INWJURIES TO THE EYES FROM BROKEN GLASSES
                                        A. A. BRAMLEY-MOORE, B.A., M.D.

                                                       Edmonton

INJURIES,      or   at least   severe   injuries,   to the   came to an unexpected stop while he was riding
    eyes from broken spectaeles or eyeglasses                behind it. One eye was so severely lacerated
are fortunately of very rare occurrence, al-                 by a fragment of his broken spectacles that it
though it is possible many minor injuries                    had to be removed.
of this nature are never placed on record.                     One day early in December, 1915, while pre-
In 1914, Hans Lauber reckoned the frequency                  scribing glasses for a little boy, the mother
of this form of injuiry as one in thirty thousand            asked me, as mothers often do, if there was not
patients. Some writers incline to a very much                danger to the child's eyes from the spectacles
lower figure.                                                getting broken. I replied that I had' never seen
   I consider that minor injuries to the eyelids             a case of a child getting injured in that way.
from broken glasses are fairly common; that                  By a curious coincidence, before the end of that
injuries to the eyeball itself, while much less              month three cases of injury to the eyes by
frequent than injuries to the lids, are neverthe-            broken glasses came under my care, and one of
less- more common than a perusal of the jour-                the cases was that of a child. In the last eleven
nals devoted to ophthalmology would lead one                 years in Montreal I have had only eight cases
to suppose. The reason of this is that in the                of injury to the eye from broken glasses. In
great majority of cases they are slight super-               only one case was the injury so severe that the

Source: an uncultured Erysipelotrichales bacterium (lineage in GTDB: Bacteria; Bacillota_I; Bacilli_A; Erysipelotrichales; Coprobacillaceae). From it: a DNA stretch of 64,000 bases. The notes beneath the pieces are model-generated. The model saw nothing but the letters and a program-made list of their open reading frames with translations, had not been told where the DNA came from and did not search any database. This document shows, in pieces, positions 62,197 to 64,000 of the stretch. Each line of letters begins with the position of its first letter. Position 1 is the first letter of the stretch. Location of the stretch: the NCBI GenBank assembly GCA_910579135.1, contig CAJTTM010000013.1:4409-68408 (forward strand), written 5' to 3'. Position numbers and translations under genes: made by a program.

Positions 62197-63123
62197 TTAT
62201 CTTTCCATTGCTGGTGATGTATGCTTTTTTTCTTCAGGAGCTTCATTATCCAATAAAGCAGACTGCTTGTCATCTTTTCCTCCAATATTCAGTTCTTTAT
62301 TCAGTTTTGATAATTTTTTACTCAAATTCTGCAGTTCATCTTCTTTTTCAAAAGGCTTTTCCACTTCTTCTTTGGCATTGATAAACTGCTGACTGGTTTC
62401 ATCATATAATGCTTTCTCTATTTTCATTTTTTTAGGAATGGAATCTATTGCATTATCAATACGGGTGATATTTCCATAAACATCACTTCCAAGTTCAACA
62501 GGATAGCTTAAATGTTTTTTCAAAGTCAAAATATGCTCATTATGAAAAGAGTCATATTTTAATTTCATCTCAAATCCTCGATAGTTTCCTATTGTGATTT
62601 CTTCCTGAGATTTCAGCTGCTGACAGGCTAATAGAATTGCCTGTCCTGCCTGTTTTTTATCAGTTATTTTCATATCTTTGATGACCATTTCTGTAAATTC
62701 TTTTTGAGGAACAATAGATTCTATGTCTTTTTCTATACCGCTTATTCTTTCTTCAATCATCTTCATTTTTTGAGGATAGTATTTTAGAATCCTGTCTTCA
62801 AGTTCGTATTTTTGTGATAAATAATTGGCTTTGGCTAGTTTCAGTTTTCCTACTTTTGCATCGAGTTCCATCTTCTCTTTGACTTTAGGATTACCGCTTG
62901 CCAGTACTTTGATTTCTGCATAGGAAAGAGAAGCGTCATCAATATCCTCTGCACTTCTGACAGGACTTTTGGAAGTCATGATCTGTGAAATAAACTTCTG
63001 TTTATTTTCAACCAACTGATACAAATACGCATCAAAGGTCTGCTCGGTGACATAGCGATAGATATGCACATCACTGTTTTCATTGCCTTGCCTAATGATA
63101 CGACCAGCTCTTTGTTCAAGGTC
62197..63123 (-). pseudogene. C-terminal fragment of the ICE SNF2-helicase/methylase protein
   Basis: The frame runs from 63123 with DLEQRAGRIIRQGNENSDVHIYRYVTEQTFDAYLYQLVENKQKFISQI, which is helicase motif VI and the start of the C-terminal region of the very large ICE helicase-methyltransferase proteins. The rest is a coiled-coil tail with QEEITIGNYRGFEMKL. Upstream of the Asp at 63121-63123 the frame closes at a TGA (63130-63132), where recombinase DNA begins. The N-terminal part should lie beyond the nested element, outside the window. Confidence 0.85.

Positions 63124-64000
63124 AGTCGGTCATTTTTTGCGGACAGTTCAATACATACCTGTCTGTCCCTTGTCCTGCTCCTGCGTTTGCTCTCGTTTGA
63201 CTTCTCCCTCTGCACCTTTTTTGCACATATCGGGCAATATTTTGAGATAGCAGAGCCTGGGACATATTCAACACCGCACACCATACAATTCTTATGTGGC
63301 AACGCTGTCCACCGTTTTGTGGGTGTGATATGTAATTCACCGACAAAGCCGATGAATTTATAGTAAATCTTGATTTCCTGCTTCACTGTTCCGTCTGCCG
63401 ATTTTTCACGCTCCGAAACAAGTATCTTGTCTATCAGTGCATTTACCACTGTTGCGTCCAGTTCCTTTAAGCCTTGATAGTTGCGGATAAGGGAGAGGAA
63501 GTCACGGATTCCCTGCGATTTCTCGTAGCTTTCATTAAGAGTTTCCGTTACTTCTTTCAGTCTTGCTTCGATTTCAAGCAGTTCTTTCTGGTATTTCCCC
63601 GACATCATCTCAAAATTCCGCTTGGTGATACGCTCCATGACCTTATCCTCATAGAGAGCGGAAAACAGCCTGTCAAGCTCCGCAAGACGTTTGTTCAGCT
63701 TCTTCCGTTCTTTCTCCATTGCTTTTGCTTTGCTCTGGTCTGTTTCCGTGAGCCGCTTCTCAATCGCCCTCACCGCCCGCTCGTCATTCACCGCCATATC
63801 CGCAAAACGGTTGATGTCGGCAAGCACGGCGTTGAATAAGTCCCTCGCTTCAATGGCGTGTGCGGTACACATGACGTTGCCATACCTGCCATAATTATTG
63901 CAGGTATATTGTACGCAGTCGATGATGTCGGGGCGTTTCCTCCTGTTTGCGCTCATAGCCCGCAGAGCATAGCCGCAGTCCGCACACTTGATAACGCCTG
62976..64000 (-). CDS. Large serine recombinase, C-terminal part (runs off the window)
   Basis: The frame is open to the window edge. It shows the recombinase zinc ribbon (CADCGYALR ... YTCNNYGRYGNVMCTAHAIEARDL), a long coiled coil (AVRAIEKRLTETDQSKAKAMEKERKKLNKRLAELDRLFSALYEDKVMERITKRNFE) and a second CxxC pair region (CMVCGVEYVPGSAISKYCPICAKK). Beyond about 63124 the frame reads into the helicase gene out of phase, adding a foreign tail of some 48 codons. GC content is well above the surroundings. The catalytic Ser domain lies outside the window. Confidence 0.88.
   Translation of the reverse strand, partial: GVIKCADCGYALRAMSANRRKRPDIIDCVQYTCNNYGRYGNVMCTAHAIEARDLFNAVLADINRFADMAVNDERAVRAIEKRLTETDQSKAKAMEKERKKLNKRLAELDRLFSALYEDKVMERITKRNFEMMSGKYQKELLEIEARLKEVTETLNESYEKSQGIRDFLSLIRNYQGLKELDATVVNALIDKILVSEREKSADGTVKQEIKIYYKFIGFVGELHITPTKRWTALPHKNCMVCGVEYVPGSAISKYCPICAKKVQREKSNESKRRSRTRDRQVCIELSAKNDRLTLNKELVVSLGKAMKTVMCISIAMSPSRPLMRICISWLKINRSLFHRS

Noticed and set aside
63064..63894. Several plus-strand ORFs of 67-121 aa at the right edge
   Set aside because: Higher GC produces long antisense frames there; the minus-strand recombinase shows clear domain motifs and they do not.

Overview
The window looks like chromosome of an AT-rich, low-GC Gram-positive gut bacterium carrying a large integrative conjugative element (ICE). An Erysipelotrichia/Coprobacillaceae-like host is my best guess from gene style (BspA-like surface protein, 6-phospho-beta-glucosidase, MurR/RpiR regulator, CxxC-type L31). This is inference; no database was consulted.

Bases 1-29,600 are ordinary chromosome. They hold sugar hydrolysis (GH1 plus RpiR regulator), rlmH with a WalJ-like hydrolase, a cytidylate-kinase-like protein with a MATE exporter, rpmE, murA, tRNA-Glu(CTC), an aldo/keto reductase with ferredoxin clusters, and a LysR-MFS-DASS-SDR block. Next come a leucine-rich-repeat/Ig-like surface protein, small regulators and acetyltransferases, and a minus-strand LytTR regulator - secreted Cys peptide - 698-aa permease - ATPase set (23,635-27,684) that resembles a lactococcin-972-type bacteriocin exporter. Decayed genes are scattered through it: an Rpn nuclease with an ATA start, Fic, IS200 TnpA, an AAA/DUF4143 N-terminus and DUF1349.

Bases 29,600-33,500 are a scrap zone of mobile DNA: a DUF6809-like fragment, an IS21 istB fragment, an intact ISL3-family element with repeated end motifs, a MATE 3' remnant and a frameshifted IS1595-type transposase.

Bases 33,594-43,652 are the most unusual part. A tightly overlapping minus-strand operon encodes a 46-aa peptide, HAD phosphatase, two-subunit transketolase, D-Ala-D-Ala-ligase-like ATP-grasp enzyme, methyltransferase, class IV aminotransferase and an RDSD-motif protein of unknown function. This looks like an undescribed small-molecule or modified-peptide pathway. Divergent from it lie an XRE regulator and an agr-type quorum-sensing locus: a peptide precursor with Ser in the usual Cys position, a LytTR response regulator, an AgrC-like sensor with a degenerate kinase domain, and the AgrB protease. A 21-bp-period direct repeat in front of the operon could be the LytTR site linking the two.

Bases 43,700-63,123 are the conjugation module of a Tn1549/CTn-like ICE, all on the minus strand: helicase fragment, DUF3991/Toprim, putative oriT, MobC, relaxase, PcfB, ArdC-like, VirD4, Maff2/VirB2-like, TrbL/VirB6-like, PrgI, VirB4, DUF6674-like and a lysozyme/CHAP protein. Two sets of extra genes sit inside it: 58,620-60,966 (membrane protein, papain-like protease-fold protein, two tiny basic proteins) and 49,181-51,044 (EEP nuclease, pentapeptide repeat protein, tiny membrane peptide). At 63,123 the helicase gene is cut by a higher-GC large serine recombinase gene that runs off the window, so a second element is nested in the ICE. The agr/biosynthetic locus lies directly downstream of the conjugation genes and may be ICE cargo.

ficial wounds of the cornea and selera, and are              eyeball had to be removed.
treated by the general practitioner, or if they                 In two cases the eyeball was so severely dam-
go to the outdoor department of a general hos-               aged that an operation for prolapse of iris had
pital are treated by the house surgeon on duty               to be performed, but in each case vision equal
in the out-door department, and recover so                   to one-half of normal was finally obtained.
quickly that they never come under the care
of an eye specialist; the slight injury to the eye              In two cases the injury was severe, but the
being often cloaked under a more obvious in-                 eyeball was not penetrated, and normal sight
jury to the lids and face, many of these cases               was obtained.
being the results of assaults or brawls.                         In three cases the injury was not dangerous.
   The first case of this nature that came under             In the case of the child the injury was received
my observation was in 1909 when acting as as-                while trying to spin a top.
sistant to Mr. Stephen Mayou at the Central                     In two cases the injury was received in a
'London Ophthalmic Hospital. A bicyclist                     fight, and one of these lost his eye which had
wearing spectacles crashed into a cart that                  to be removed.

				
DOCUMENT INFO
Shared By:
Categories:
Tags:
Stats:
views:47
posted:10/15/2011
language:English
pages:4